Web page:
Just as this article was being prepared, an international news report told the whole world that President Trump and the US Government has given the leader of the opposition in Venezuela right to operate the Latin America’s accounts in the US; as well as authority over Venezuelan assets in America. Irrespective of whether one is for the Nigerian ruling party – the All Progressives Congress, APC – or the opposition – the Peoples Democratic Party, PDP, – it must be admitted that Trump has suddenly introduced something new in global economics which Nigerian political leaders must take into account.
What stops the US from seizing Nigeria’s funds in the country and handing it to anybody it chooses to recognise after our presidential election? What will be the consequences of such a measure for our economy which is projected to grow at a mere two per cent this year? Will the economy be forced into a recession and exacerbate our struggle with deepening poverty? Most importantly, what can Nigeria do very quickly to shield most of its external reserves from what would amount to Yankee Banditry?
One does not have to support the Venezuelan dictator, and I don’t, to object to what on America’s part amount to abuse of a globally agreed privilege. Nations’ funds are kept in the US because the dollar is the global reserve currency (every transaction across borders is quoted in dollars). But, there is nothing in that global arrangement which confers on the US the right to dispose of any nation’s funds in order to promote its own national interest. This is an urgent issue which calls for immediate response and leadership. But, the leader is out hustling for votes in his self-interest when indeed the few weeks between now and the election might create the conditions for our loss of control over our American deposits.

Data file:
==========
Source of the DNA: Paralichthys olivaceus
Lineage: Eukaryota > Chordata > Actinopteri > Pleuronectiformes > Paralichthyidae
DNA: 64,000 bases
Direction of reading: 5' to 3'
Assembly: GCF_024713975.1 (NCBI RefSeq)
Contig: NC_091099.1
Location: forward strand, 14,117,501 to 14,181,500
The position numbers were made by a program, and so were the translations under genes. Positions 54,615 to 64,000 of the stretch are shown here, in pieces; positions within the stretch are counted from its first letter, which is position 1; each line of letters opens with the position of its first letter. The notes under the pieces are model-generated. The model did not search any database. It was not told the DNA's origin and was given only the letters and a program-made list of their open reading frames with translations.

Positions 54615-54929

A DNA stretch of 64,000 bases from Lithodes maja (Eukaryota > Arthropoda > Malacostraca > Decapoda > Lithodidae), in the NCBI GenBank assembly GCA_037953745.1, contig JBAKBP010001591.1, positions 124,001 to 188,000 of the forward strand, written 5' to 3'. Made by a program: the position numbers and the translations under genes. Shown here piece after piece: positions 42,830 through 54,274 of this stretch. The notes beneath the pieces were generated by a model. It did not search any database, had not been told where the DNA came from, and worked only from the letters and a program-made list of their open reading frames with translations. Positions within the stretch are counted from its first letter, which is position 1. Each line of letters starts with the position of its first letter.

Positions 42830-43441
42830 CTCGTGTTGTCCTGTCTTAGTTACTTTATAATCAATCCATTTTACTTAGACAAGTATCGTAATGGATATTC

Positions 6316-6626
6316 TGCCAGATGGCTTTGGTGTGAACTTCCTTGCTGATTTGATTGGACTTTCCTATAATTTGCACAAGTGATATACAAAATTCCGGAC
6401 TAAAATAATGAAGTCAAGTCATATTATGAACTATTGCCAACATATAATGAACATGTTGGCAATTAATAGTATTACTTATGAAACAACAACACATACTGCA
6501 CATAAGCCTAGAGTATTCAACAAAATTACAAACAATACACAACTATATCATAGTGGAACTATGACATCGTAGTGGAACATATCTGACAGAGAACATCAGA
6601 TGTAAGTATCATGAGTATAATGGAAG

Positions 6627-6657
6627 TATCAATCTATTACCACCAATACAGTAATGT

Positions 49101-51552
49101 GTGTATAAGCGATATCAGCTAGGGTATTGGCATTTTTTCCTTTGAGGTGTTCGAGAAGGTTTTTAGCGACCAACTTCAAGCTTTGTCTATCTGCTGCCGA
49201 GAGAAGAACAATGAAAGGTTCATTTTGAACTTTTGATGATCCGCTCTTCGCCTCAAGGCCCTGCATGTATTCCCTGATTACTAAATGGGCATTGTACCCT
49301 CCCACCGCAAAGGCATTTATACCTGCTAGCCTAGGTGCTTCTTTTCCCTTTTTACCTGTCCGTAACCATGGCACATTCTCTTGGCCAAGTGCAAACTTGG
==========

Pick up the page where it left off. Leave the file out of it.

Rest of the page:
Similarly, the untidy situation with the Minimum Wage calls for proactive and intelligent leadership. Nowhere in the world does adjustment to the minimum wage alone end the story. Even a fool knows that if the least paid worker moves from N18000 to N30,000, he would earn more than those several levels above his own. Are officers in levels two and above earning less than N30,000 expected to supervise Level 1 workers taking home more than they do? If not, by how much will their pay-scales be moved up? And, when the exercise is completed, how much will be added to the public sector wage bill at Federal, State and Local Governments? Can they pay and still serve the rest of us who are not public service workers?
NLC officials heckling the Minister of Labour and calling Zamfara State Governor Yari “Ole” apart from demonstrating bad manners are acting like a mob. They are not the only claimants to public funds. And they don’t even speak for more than two per cent of all workers in Nigeria. They certainly don’t speak for me. In fairness to all stakeholders, the governments at all three tiers of Nigeria should first of all publish how much the wage bill will be after the increase and how much revenue they project to collect. All of us should see how much is left after the minority i.e organised labour has been satisfied. Right now, what we have amounts to the blind leading the blind. Nobody has told us how much this increase sought by organised labour will cost us. Their blanket assertion that states can pay is just self-serving.
Here again, we need leadership. With the elections only a few weeks away, all the political leaders, led by Buhari and Atiku, should appeal to Nigerians to ignore the NLC and come out to vote. That is a more urgent need than settling the Minimum Wage dispute. Without that, what happens in the next few weeks could cost us the rest of this year and create a longer term problem.